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Paul’s Collection for Jerusalem

Paul’s Collection for Jerusalem

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Published by brandy99
A paper by Matthew C Harrison on the Jerusalem Collection.
A paper by Matthew C Harrison on the Jerusalem Collection.

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Published by: brandy99 on Jan 09, 2014
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05/19/2014

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Paul’s Collection for Jerusalem
by Matthew C. Harrison June 2007
LCMS World Relief and Human Care 1333 South Kirkwood Road, St. Louis, Missouri 63122-7295 800-248-1930, Ext. 1390
 www..lcms.org/worldrelief 
 
Paul’s Collection for Jerusalem 1LCMS World Relief and Human Care
Preface
One of the constant callings and simultaneous challenges for the church is to embody Christ’s presence in concrete acts of charity and mercy. As the faithful hear the living voice of Jesus through His apostles and prophets, and as they experience His presence at the font and on the altar, they are to live out this gracious reality of God’s mercy and compassion in Christ. Matthew C. Harrison’s study of Paul’s collection for Jerusalem displays how Paul’s theology was embodied in this apostolic effort. The examination of scriptural texts is scholarly and thorough. At the same time the author goes beyond exegetical research that remains abstract. Rather, Harrison persuasively recommends that Paul’s practice is the appropriate paradigm for churchly care and compassion for the neighbor in the 21st century. Here is a refreshing, scriptural antidote to a sterile and abstract orthodoxy on the one hand, and liberalism’s empty effort to do good on the other hand. Here Christ and His gifts permeate the actions as well as the thought of the church. Readers will benefit from this insightful exposition of a frequently neglected aspect of Paul’s apostolic mission. May the church hear afresh Paul’s invitation: “Follow my example, as I follow the example of Christ.” 1 Corinthians 11:1Dean O. WentheSeptember 2007
 
Paul’s Collection for Jerusalem 2LCMS World Relief and Human Care
Introduction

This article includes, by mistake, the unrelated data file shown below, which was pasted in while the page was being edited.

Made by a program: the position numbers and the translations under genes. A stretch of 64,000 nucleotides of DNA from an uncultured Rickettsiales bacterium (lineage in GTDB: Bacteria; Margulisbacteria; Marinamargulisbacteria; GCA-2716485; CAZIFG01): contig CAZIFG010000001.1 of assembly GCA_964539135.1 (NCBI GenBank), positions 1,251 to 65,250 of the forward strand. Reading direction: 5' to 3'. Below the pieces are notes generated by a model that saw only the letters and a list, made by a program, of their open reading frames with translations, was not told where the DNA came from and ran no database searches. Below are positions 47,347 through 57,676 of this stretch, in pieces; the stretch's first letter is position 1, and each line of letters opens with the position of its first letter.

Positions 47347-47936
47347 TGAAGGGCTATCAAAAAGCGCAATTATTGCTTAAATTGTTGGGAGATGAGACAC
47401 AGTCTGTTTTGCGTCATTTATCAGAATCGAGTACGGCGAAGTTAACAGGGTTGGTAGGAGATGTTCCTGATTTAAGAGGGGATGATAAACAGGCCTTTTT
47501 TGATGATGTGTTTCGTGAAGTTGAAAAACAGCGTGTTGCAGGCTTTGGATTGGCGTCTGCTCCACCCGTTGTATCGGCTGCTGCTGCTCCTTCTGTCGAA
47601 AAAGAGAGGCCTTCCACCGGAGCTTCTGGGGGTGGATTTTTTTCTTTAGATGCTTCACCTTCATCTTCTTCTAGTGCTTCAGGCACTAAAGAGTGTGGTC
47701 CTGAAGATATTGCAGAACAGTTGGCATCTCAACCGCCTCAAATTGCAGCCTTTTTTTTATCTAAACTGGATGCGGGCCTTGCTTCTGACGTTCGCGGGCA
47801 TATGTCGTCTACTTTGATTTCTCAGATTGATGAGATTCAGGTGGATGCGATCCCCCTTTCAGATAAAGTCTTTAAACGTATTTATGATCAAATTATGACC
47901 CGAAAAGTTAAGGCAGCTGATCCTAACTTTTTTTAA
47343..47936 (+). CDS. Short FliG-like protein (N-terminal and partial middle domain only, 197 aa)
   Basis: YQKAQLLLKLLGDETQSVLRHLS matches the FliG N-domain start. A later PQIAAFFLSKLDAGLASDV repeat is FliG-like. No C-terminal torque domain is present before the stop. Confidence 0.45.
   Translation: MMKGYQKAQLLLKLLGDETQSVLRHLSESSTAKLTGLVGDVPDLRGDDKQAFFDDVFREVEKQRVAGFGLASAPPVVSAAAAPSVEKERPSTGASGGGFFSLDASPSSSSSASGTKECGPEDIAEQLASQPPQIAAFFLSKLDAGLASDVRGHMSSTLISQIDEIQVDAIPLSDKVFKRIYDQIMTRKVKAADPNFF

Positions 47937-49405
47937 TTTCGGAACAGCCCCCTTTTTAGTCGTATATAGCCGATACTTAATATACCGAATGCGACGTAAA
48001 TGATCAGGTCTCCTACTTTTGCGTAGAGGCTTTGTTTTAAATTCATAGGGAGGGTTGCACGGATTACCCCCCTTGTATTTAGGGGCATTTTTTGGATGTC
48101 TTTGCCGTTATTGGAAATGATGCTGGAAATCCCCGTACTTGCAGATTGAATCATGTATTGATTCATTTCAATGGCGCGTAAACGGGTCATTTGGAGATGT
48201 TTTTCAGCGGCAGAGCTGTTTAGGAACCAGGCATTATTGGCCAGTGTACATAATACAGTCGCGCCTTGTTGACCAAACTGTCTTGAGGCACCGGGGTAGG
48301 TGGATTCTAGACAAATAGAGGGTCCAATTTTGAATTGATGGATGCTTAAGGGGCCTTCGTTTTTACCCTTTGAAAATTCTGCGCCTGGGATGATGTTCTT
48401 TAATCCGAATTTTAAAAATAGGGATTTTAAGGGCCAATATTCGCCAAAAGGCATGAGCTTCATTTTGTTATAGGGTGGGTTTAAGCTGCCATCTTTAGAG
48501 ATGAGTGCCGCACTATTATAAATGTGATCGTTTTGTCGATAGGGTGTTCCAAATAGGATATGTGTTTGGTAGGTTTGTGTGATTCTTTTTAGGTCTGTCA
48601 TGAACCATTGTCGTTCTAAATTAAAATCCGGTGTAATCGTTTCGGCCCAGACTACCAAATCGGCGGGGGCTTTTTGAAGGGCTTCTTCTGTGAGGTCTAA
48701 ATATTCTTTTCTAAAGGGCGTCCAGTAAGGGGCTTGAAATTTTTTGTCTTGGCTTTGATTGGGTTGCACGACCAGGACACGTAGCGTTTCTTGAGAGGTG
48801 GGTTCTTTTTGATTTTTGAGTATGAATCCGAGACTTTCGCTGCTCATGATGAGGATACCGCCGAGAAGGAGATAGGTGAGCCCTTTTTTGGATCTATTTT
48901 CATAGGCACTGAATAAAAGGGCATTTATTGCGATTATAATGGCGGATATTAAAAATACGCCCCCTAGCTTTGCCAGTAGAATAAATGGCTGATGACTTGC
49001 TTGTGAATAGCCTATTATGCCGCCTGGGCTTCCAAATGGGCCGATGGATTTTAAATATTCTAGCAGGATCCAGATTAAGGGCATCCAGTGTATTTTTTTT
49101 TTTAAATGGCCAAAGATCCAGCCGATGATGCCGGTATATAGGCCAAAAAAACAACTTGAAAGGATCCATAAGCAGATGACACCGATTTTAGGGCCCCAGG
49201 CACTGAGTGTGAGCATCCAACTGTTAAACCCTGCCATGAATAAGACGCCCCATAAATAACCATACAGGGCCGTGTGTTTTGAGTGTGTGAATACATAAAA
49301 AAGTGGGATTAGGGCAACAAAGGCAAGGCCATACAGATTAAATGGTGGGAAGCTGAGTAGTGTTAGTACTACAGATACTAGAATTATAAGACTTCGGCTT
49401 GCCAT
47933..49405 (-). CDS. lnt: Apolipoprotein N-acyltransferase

In 2007 I was able to find a little time to work on the topic of St. Paul’s great collection for Jeru-salem. There is so very much packed into this issue in the New Testament, and as I hope the reader will see, so much of the vital heartbeat of St. Paul’s theology resonates for him in this issue, which one scholar has called Paul’s “obsession.” The issues of grace, fellowship, mercy, mission, and others all coincide at the point of the collection. Even more, tracing the history of the collection through the New Testament documents gives enlightenment on the whole socio-cultural reality faced by the  New Testament church. You will see that for St. Paul, demonstrating mercy as a corporate churchly act was serious business, which took up much of his Christian life. It was deeply intertwined with his view of the Gospel and of the church’s mission. Finally, it was delivering the gifts to Jerusalem, which led to his imprison-ment and ultimate martyrdom. This paper was written for a Ph.D. course at Concordia Seminary, St. Louis, Mo., for Dr. Jeff Os-chwald, a delightful, humble expert on the New Testament who added much and forced the answering of numerous questions. This study is but a beginning. It is about the “nuts and bolts” and dates of the collection, and its place in the New Testament. As a “church bureaucrat” who finds himself ill at ease with life strictly governed by policy, budgets, bylaws, and generally accepted accounting principles (all a necessity in this fallen world), drinking deep of the New Testament on this issue was a breath of fresh air. But it was also delightful to find that Paul’s dealing with the collection was “big business,” for the earliest church, and 2 Corinthians (as Betz demonstrates handily in his commentary) shows that Paul was operating in this matter with the clear language and principles of the legal and business world of his day. There is a practical, “left hand kingdom” side to working together as a fellowship of faith, as church. Knowing something of the great collection is vital for anyone who actually desires to get something real done in the church on behalf of Christ. From fund development to personnel, to government regulations and internal power struggles, St. Paul dealt with it all. And by God’s grace, he found a way to assist the needy in all of it. That’s comforting and encouraging. Where the mercy of Christ in the Gospel provides the heartbeat, there is a way to get it done. “Let’s Go” (Mark 1:38).Matthew C. HarrisonSt. Louis, Mo., 2008

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